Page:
LEWISTON — Signing on for the year-round commitment of playing field hockey and lacrosse while tackling the rigorous academic program at Bates College wasn’t enough for Katelyn Drake.
More autumn days than not during her first semester, Drake found herself swimming laps in Tarbell Pool during her lunch hour.
Coaches recruited her for the other two sports. Prospective teammates targeted her for the third.
“People saw my Facebook profile, so I kept getting messages from the (swim) team periodically,” Drake said. “I was never really serious about it, but then, I played three sports in high school so it wasn’t really a big deal to me. It wasn’t a big, stressful decision, I just decided I’d go for it.”
Drake, her school and its challenging conference each are dramatically richer for that choice.
At the New England Small College Athletic Conference championship meet last weekend, Drake was named the league’s Four-Year High Point Swimmer. That title is presented to the senior who chalks up the most individual points in her four trips to the NESCAC showcase.
Call it a career achievement award. And what a career it has been. Drake, of Hudson, Ohio, owns the Bates record in all three backstroke events and shares the school’s all-time standard as part of four different relay teams.
Not bad for a walk-on.
“What makes this really special is that four or five of the top 15 teams in the country are in this conference. The depth of NESCAC is unparalleled around the country as far as a conference is concerned,” said Bates coach Peter Casares. “As someone that was recruited to play lacrosse, with coaches that spend just as much time training as they do recruiting in this conference, it was quite an accomplishment for her to out-perform all of her peers.”
Drake was a decorated swimmer in high school and exhibited that raw talent as a freshman.
When Casares took over the helm at the start of Drake’s sophomore season, however, his veiled compliment and subsequent technical advice provided the push she needed to plunge from promise into excellence.
“You said I was an ugly swimmer, basically,” Drake reminded Casares with a laugh on Wednesday.
“My quote after her first practice was, ‘If you can go that fast swimming like that, you’re going to be really good.’ And she looked at me like, ‘Is that a compliment or not?’ ” Casares recalled. “And it was, because she was swimming times that were impressive, but there were a lot of things she could improve upon. That got me excited.”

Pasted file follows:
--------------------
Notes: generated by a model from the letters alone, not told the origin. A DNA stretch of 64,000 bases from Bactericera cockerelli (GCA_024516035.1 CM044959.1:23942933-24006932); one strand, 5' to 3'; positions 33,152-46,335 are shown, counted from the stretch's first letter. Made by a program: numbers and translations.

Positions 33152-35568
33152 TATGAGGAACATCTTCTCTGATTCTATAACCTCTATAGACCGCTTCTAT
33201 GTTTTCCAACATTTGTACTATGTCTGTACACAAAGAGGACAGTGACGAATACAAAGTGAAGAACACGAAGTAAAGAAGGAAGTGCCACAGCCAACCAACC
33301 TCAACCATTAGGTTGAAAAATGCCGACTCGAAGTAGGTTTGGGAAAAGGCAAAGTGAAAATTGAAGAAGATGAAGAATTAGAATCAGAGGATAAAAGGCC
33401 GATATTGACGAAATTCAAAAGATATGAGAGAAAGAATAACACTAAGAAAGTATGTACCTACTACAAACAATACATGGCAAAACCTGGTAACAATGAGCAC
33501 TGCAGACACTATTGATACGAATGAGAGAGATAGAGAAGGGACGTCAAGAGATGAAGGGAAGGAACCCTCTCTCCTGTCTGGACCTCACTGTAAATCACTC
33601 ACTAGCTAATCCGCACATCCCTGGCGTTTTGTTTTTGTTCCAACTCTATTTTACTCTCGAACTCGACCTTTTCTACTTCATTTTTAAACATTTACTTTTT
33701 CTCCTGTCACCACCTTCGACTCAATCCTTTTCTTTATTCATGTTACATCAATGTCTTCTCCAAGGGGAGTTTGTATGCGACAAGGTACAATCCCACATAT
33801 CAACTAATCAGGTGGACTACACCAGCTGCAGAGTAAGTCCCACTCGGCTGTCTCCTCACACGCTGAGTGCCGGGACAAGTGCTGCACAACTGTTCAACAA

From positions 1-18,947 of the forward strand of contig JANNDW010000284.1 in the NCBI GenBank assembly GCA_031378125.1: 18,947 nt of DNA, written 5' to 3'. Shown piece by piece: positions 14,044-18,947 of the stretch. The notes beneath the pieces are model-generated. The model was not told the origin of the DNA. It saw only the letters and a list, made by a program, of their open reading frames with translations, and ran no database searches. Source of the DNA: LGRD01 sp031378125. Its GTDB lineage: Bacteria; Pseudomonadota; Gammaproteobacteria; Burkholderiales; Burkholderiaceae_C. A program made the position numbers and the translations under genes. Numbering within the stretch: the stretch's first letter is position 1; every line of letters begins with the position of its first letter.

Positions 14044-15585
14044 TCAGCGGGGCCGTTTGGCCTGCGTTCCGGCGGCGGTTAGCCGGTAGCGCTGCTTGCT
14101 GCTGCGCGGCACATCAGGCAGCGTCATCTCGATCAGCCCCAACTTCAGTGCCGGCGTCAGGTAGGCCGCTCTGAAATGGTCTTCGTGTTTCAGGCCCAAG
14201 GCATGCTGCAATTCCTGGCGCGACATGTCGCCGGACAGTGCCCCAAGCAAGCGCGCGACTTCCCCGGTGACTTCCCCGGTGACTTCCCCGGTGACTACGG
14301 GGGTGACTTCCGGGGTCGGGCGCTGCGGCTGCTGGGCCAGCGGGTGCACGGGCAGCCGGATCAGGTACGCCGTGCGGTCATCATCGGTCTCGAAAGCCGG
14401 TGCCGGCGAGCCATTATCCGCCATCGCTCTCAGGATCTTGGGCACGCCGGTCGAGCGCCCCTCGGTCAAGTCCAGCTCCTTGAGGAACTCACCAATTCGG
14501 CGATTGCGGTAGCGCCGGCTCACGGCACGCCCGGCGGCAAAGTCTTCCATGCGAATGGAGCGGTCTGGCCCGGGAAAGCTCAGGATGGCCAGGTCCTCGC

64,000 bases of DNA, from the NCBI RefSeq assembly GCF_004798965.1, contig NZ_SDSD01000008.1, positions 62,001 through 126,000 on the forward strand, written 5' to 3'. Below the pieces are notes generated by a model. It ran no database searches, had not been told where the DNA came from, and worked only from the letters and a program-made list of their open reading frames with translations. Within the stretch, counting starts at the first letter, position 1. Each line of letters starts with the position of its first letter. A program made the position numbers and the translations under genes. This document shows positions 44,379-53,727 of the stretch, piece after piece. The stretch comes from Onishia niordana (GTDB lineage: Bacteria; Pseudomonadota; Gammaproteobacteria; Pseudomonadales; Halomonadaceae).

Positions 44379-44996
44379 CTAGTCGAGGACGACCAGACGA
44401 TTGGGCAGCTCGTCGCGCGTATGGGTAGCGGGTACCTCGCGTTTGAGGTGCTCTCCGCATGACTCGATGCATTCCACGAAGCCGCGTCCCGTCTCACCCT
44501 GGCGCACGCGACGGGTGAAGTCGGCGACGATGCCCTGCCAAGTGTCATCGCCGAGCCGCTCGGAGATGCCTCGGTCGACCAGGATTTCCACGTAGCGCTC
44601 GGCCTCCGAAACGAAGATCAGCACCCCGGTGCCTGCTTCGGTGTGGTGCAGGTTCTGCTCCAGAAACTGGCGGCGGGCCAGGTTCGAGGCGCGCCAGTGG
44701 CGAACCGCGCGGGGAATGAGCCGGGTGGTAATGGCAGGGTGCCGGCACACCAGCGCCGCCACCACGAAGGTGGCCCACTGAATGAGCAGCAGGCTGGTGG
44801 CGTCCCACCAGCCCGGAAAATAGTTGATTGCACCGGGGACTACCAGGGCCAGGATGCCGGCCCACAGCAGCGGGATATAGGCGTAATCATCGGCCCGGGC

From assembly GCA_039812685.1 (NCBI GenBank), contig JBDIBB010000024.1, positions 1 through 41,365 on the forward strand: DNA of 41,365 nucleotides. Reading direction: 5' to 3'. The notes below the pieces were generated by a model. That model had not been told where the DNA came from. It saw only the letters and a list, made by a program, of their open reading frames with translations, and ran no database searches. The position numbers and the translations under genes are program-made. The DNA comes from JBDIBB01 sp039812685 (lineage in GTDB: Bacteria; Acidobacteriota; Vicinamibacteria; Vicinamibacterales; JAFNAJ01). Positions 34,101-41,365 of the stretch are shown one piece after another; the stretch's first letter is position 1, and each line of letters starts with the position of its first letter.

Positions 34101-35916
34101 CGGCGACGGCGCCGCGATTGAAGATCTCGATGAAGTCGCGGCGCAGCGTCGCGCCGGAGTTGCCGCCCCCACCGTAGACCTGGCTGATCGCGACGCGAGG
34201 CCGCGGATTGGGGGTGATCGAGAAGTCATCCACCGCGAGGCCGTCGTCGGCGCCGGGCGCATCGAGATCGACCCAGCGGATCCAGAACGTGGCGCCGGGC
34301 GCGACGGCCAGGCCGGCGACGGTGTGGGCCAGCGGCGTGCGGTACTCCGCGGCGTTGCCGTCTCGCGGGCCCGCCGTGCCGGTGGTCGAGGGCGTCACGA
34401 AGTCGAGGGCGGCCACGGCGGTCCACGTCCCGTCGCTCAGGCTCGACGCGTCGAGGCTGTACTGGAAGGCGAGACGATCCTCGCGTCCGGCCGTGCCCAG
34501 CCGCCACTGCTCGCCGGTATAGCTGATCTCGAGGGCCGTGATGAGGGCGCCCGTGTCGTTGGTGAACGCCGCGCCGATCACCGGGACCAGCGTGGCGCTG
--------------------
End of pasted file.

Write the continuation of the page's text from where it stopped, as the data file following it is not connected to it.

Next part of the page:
Two seconds fell from Drake’s 200-yard backstroke time as a sophomore, sealing a berth at nationals and her first All-America honor.
Drake duplicated the All-America status at the 100-yard distance as a junior.
“That’s what happens in this sport. A little bit of success can inspire you to continue the dedication that’s needed to have a culmination like she did at the meet where you are the senior high-point award winner,” Casares said. “And she’s done it all four years. Never had an off year. Never gave into the excuses that most college kids at the Division III level do.”
Not that anyone would begrudged Drake if she decided to scale back her schedule at any time.
Drake walked away from field hockey after one season. But like most college sports, swimming and lacrosse are year-round endeavors.
Each fall, she balanced pool and weight room time while working out with the lacrosse team three nights a week. Two days after the final swim of her career, Drake was on the field Tuesday for a lacrosse scrimmage.
All that while maintaining a 3.8 GPA and claiming three Academic All-America honors.
“I didn’t even remember that the award existed,” Drake said of the high-point designation. “When you think of the past and the person that wins it, it’s like, ‘Oh yeah, duh, they’ve won all three of their events every year.’ And I’ve never done that. I’ve never won an event. I’ve just been on the podium all four years.”
Drake didn’t qualify for the NCAA meet this season.
In light of the league award and her spring aspirations, however, her silver medal and new school record in the 50-yard sprint along with two fourth-place swims combined with the four-year laurels to weave the perfect postscript to her career.
“Nationals is a great event. You’re almost embarrassed a little because you’ve been there two years and you’re sort of expected to go again,” said Drake. “But I think it was almost better ending it this way on such a high note. It still would have been awesome to go, but I didn’t feel this burning desire to prove myself anymore, because I had this.”
Drake’s take didn’t end there. The groundswell of good news got even better Tuesday, when she was offered a job teaching and coaching swimming and lacrosse at Culver Academy, a prep school in Indiana.
“That success in several different areas shows you why she won this four-year thing. Because she has a vision for how the year’s going to go and how to stay consistent,” Casares said. “It’s not, ‘I’m going to crash and burn and try to do more than I can.’ It’s ‘this is how I’m going to do it,’ and she makes it a reality. Most people have goals that are hopes. This award was really just another example of that belief in herself.”